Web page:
About Your Credit Score

Before lenders decide to give you a loan, they want to know if you are willing and able to pay back that loan. To understand whether you can pay back the loan, they look at your income and debt ratio. To assess your willingness to repay, they use your credit score.

Fair Isaac and Company formulated the first FICO score to help lenders assess creditworthines. We've written a lot more about FICO here.

Your credit score comes from your repayment history. They don't consider income or personal characteristics. These scores were invented specifically for this reason. "Profiling" was as dirty a word when these scores were first invented as it is in the present day. Credit scoring was developed to assess willingness to pay without considering other personal factors.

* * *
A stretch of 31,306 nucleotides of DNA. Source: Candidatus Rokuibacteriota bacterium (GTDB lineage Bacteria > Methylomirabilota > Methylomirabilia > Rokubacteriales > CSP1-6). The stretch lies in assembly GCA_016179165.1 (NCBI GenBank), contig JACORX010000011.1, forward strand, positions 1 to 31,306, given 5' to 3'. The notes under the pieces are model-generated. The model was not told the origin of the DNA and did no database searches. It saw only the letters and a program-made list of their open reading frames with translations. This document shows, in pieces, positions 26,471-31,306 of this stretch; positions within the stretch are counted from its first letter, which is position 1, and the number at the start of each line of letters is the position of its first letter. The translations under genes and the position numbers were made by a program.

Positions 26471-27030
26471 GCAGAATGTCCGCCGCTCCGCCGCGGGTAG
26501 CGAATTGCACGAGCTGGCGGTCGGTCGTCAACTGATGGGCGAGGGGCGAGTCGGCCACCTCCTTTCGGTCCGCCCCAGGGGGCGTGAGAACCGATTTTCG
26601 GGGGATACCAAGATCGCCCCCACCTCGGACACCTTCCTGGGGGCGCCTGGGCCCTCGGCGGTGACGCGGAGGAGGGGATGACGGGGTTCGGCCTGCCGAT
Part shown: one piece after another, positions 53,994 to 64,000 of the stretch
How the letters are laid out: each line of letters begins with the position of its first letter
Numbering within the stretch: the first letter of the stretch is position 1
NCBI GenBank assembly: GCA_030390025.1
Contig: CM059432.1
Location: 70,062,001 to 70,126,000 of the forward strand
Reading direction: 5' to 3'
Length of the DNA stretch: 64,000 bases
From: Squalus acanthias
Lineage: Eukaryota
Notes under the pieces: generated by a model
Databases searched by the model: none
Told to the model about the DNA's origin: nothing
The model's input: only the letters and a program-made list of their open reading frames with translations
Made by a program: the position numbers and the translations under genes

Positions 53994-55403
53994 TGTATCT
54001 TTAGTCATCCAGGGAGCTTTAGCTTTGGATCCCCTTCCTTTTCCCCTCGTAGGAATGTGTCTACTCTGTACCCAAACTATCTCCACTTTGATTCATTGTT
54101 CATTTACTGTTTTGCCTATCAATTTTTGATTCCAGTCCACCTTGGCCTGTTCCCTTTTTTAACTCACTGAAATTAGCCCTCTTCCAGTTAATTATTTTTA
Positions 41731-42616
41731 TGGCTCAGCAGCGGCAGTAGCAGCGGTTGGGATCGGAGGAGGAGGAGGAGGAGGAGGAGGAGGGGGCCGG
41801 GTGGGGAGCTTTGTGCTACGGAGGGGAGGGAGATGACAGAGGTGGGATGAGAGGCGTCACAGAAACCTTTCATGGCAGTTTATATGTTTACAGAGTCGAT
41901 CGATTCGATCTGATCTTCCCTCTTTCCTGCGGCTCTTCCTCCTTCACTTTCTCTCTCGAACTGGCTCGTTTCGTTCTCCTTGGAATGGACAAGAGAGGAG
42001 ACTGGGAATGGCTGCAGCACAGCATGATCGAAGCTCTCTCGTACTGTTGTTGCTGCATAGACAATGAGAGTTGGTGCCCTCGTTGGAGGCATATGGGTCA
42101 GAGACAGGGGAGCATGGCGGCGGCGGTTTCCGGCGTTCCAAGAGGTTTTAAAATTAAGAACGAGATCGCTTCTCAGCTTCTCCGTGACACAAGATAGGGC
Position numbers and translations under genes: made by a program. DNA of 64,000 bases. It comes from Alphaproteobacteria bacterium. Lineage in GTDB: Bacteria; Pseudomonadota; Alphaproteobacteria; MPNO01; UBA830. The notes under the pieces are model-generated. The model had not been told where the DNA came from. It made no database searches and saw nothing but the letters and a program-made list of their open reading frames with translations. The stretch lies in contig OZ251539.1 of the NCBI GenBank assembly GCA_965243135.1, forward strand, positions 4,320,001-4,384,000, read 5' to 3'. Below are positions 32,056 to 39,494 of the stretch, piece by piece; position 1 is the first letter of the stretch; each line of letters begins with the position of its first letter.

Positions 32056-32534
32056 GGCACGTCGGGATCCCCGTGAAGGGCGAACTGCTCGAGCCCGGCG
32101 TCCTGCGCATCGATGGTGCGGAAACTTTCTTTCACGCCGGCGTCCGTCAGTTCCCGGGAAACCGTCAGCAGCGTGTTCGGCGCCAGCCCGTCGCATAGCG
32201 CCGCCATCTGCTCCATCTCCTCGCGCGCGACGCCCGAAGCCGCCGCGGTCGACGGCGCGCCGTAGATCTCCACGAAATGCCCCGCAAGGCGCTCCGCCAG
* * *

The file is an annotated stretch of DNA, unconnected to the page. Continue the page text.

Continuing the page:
Your current debt load, past late payments, length of your credit history, and a few other factors are considered. Your score is based on the good and the bad in your credit history. Late payments count against your score, but a record of paying on time will raise it.

Your report must have at least one account which has been open for six months or more, and at least one account that has been updated in the past six months for you to get a credit score. This payment history ensures that there is enough information in your credit to generate a score. If you don't meet the criteria for getting a credit score, you might need to work on your credit history before you apply for a mortgage loan.

At U.S.A. Lending, Inc., we answer questions about Credit reports every day. Call us at 305-967-7200.